Posts filed under “Philosophy”
“We are in the business of making mistakes. The only difference between the winners and the losers is that the winners make small mistakes, while the losers make big mistakes.” -Ned Davis
I began my career in finance on a trading desk. You learn some things very early on in that sort of situation. One of the most important things is that while it’s OK to be wrong, it can be fatal to stay wrong.
Unfortunately, that standard doesn’t apply to people whose work isn’t evaluated on a daily and objective basis via their profit and loss results. In many fields, such as politics and policy-making, there are lots of shades of gray when it comes to being right or wrong.
And quite bluntly, that is a shame. As a society and a nation, we would all be better off if the people who are consistently wrong paid some sort of price for those errors. Unfortunately, that doesn’t happen enough these days.
Some bad policy decisions will lead to the occasional elected official being turned out of office. That — unfortunately — is the exception, not the rule. I doubt history will rank George W. Bush and Barack Obama among our great presidents , but both were re-elected despite being unpopular. Between gerrymandered congressional districts and apathetic voters, even the most incompetent elected official has almost lifetime tenure.
What underlies all of this nonrecourse bad policy? It is much more than corporate lobbying and partisan politics. The worst of today’s political malfeasance is being driven by failed ideologies. Zombie ideas that refuse to die have become enshrined in our collective intellectual legacy. The people behind these have been insulated from the economic costs they impose.
Blame the billionaires.
I stumbled on this gem earlier today: “Earlier this year, the Dow had dropped over 5,000 points in 6 months. One of the collective fallacies our culture operates under is the delusion that the market is some kind of astute forecasting machine. It is not — it represents the collective wisdom of 10 million panicked…Read More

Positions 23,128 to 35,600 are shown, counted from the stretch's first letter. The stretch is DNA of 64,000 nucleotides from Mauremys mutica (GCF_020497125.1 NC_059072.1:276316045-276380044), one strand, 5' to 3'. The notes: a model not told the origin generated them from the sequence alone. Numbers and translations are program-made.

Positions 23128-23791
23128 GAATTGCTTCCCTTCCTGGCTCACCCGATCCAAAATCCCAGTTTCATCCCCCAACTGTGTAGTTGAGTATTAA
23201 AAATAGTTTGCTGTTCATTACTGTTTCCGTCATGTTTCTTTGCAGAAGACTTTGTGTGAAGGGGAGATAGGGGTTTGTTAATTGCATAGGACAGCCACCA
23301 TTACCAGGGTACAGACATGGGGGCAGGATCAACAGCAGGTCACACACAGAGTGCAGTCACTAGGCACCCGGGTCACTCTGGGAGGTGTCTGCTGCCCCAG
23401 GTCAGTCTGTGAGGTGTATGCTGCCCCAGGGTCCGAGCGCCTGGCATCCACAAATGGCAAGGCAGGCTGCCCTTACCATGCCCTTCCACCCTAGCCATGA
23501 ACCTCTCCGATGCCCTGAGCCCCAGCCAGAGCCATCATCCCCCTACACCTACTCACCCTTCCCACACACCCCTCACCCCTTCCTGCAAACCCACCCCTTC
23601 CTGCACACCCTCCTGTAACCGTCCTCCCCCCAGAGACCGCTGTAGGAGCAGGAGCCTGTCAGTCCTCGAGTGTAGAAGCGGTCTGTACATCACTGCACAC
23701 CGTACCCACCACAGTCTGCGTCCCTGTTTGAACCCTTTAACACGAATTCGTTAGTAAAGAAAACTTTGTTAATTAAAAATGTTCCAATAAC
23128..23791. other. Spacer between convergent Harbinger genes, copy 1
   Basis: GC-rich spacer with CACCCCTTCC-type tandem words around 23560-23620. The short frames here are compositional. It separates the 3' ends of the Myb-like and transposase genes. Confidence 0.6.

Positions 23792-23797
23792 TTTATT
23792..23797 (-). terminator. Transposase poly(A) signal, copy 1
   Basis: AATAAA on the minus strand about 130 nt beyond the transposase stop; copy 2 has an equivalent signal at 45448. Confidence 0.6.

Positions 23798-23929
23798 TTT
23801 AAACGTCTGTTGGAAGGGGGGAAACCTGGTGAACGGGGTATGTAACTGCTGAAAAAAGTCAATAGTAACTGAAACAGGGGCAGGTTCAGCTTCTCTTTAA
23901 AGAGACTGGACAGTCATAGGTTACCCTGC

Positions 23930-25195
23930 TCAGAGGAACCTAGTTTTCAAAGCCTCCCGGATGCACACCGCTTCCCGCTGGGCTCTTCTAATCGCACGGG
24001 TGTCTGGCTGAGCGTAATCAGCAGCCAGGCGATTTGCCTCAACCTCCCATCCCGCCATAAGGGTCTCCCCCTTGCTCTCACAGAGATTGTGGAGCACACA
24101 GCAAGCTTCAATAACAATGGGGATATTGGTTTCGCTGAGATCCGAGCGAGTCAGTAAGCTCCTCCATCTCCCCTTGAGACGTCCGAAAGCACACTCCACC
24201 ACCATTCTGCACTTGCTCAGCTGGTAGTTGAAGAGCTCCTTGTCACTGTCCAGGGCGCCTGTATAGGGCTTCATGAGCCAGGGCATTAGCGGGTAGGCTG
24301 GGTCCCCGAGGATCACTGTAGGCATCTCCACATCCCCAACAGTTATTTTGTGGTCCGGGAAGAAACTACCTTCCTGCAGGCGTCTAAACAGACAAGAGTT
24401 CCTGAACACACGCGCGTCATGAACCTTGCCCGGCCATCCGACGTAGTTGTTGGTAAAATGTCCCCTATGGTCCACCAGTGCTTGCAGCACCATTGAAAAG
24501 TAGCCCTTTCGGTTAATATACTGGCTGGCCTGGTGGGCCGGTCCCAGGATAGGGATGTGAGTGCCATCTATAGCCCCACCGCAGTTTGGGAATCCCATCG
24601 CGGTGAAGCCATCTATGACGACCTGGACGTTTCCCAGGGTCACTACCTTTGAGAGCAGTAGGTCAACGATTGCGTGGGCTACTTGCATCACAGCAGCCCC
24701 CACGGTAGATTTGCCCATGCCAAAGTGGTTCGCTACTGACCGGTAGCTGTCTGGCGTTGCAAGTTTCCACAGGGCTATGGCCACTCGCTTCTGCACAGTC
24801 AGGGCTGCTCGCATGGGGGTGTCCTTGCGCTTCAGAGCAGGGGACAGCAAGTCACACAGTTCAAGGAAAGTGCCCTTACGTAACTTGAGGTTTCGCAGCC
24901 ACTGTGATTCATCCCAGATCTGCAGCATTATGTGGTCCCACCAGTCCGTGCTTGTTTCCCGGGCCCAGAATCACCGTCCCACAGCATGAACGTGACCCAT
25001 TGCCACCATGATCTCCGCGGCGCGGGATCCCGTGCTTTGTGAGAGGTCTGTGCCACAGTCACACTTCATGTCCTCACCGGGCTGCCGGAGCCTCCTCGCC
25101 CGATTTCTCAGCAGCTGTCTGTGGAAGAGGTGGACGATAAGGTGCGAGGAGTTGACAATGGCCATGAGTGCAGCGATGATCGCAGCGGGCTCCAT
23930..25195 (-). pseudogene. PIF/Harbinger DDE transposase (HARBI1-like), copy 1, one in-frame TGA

Cassandra Does Tokyo is a former hedge fund manager and ex NY Trader, who is now living abroad. This was originally published on September 23, 2014 ~~~ When people prattle-on about tax, it is mostly made from ground-level, with a focus on tax rates. When my most rabid libertarian friends weigh in on the subject,…Read More
I have a fairly long piece coming out looking at CAPE, but for those of you interested, here are the research and resources I used: Fixing the Shiller CAPE: Accounting, Dividends, and the Permanently High Plateau PHILOSOPHICAL ECONOMICS December 13, 2013 @Jesse_Livermore An Old Friend: The Stock Market’s Shiller P/E, Clifford S. Asness, Ph.D., AQR’s…Read More
This week’s Masters in Business Radio show is on at 10:00 am and 6:00 pm on Bloomberg Radio 1130AM and Siriux XM 119. Our guest is famed short seller and hedge fund manager Jim Chanos. You can listen to live here. All of the past Podcasts are here and at Soundcloud and coming soon to…Read More
“By setting oneself totally free of constraints, free of thoughts, free of this debilitating activity called work, free of efforts, elements hidden in the texture of reality start staring at you; then mysteries that you never thought existed emerge in front of your eyes.” ~ Nassim Nicholas Taleb Readers of this blog are likely aware…Read More
From Don Boudreaux’s Everyday Economics: Hat tip Marginal Revolution What can a small, isolated island economy teach the rest of the world about the nature and causes of the wealth of nations? When Tasmania was cut off from mainland Australia, it experienced the miracle of growth in reverse, as the reduction in trade and human cooperation…Read More
If you work in finance, you will invariably come across an example of single-variable analysis. Almost daily, we see terrible examples of this sort of analytic error, rife with logical weakness, yet offered with the highest degree of certainty. The way this works is as follows: Some ominous data point will be shown, along with…Read More